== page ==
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76 - RAF Flight Engineers

The WW2 Podcast

Release Date: 10/01/2018

117 - Information Hunters show art 117 - Information Hunters

The WW2 Podcast

The old adage is ‘information is power’, and in this episode we’re going to be looking at the US operations to initially obtain information that was in the public domain. Post D-Day the mission changed to both seizing books, documents and papers as the Allies advanced; then after the close of hostilities in May 1945 the operations morphed once more to collecting, seizing and sorting books. The men tasked with this job were an unlikely band of librarians, archivists, and scholars.

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116 - Clementine Churchill show art 116 - Clementine Churchill

The WW2 Podcast

Clementine Churchill supported her husband Winston through the ups and downs of his long career. She was his most trusted confidant, counsellor and companion. Indeed it could be arguable that without his wife Clementine, Winston might never have become Prime Minister. By his own admission, the Second World War would have been ‘impossible without her’.

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115 - To VE Day Through German Eyes show art 115 - To VE Day Through German Eyes

The WW2 Podcast

80 years ago this month (thats May 2020, if you're reading this from the future) the Germans finally surrendered to the Allies. While there were a number different surrender ceremonies the 8 May 1945 was declared by the Western Allies to be Victory in Europe Day, VE Day (the Russians celebrate it on the 9th May).

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114 - Airborne Chaplains in the Second World War show art 114 - Airborne Chaplains in the Second World War

The WW2 Podcast

In this episode we’re exploring the work of army Chaplains assigned to British Airborne units during the war. These men landed with the troops by parachute or glider, often behind enemy lines sharing the dangers and challenges of front line operations through North Africa, Sicily, Italy, D-Day and Arnhem to the crossing of the Rhine.

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113 - Sighted Sub, Sank Same show art 113 - Sighted Sub, Sank Same

The WW2 Podcast

We've neglected the Battle of the Atlantic, so in this episode of the podcast we look at the how the US Navy tackled the U-Boat threat during WWII. To start with, flying long missions with just a pair of binoculars to spy an enemy sub, by the 1944 new technology was being applied to track, trace and destroy U-Boats.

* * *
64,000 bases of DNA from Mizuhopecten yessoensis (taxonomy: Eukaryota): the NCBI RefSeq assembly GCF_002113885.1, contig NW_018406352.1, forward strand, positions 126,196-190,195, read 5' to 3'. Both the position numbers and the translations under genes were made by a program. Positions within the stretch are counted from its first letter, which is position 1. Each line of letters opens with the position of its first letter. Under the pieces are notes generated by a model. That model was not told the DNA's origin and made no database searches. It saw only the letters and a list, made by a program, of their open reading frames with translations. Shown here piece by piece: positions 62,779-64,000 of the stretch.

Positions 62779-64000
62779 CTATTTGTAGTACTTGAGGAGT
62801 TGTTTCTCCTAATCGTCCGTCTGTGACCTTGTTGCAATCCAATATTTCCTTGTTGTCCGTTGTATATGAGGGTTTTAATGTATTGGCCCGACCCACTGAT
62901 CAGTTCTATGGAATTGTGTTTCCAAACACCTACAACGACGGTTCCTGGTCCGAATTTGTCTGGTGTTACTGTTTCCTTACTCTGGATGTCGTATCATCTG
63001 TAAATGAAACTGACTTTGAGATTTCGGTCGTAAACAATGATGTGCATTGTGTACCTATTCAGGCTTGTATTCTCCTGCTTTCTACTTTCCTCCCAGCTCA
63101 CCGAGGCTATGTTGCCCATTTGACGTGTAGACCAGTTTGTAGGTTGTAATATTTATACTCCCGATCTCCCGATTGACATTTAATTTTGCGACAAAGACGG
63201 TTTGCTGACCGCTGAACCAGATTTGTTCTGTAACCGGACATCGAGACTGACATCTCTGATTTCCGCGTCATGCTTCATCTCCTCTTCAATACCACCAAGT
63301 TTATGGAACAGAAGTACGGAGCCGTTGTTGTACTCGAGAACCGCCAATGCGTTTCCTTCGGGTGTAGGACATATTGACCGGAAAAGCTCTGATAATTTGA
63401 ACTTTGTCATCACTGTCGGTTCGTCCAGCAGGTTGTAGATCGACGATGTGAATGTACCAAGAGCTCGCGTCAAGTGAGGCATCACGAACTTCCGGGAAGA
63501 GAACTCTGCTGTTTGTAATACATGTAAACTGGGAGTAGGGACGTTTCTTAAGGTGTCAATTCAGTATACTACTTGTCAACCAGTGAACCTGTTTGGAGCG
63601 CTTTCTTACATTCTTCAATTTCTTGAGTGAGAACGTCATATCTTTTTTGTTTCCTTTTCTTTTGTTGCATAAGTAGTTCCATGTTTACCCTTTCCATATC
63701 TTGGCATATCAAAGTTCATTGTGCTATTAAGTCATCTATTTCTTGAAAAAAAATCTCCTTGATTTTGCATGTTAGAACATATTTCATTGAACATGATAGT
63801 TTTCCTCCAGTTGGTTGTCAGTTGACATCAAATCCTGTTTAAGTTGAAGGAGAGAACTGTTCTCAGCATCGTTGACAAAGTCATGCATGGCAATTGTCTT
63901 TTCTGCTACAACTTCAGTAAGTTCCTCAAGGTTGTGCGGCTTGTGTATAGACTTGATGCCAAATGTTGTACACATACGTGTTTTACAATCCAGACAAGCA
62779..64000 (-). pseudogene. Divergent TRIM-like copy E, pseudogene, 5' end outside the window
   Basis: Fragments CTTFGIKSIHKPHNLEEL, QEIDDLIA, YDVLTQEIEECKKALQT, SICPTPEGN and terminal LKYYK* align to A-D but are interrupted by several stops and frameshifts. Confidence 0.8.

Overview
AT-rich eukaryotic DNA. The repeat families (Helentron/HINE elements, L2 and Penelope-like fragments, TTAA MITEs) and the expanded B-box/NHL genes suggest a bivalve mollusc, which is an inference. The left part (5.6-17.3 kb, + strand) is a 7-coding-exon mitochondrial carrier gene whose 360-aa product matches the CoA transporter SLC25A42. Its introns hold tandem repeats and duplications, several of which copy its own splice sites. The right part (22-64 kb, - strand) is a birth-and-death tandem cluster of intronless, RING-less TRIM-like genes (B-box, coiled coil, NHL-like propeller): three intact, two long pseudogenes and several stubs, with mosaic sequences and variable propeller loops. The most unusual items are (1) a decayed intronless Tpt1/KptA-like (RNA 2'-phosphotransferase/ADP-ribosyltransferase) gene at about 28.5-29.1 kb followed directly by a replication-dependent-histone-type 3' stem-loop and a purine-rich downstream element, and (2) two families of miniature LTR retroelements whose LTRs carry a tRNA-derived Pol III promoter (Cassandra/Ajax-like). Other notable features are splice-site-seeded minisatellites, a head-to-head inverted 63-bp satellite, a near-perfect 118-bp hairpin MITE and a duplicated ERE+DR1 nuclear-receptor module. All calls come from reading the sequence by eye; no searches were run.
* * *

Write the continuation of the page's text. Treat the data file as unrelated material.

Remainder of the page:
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112 - Four Hours of Fury: Operation Varsity show art 112 - Four Hours of Fury: Operation Varsity

The WW2 Podcast

On the 24th of March 1945, the largest ever airborne operation swung into action. Operation Varsity involved over 16,000 paratroopers and thousands of planes, the objective was to secure the west bank of the Rhine and the bridges over the Issel. Behind them was the Monty’s 21st Army Group which was crossing the Rhine as part of Operation Plunder.

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111 - An Impeccable Spy: Richard Sorge show art 111 - An Impeccable Spy: Richard Sorge

The WW2 Podcast

"Richard Sorge was a man with two homelands. Born of a German father and a Russian mother in Baku in 1895, he moved in a world of shifting alliances and infinite possibility. A member of the angry and deluded generation who found new, radical faiths after their experiences on the battlefields of the First World War, Sorge became a fanatical communist - and the Soviet Union's most formidable spy."

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110 - The P-47 Thunderbolt and 362nd Fighter Group show art 110 - The P-47 Thunderbolt and 362nd Fighter Group

The WW2 Podcast

In this episode we’re going to be looking at the P-47 Thunderbolt and the US 362nd Fighter Group. The P-47 was a fighter bomber and very much suited to a ground attack role, with it's eight .50 cal machine guns and it could carry a bomb load of 2,500lbs or rockets. On top of that, it could take a lot of punishment.

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109 - The British Commonwealth Air Training Plan show art 109 - The British Commonwealth Air Training Plan

The WW2 Podcast

At the end of last year aviation historian Mathew Chapman sent me over his MA thesis, which is titled The Evolution of Professional Aviation Culture in Canada, 1939-45. In it he outlines the development of the British Commonwealth Air Training program in Canada, but the thesis goes on to discuss how veteran WWII pilots would dominate post war commercial airlines.

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108 - The Battle for Hong Kong, 1941 show art 108 - The Battle for Hong Kong, 1941

The WW2 Podcast

We’ve looked at various early attacks made by the Japanese in December 1941, but I’ve often wondered what happened to Hong Kong? Well to answer that I’m Joined by Phillip Cracknell. Phillip is a battlefield tour guide in Hong Kong as well as being the author of The Battle for Hong Kong, December 1941.

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More Episodes

Way back in episode four of the podcast, I talked to Andrew Panton about the Lancaster Bomber; Andrew is the pilot of Lancaster ‘Just Jane’ here in the UK. Whilst chatting the role of flight engineer came up, I had no clue what they actually did, I wasn’t aware they worked in tandem with the pilot to fly the plane.

Ever since I’ve been on the lookout for someone to talk to about the role, if you do a search on Amazon you’ll discover how overlooked the Flight Engineer has been in the historiography.

Earlier this year Colin Pateman released his latest book ‘Fuel, Fire and Fear: RAF Flight Engineers at War’, clearly he is the man to speak!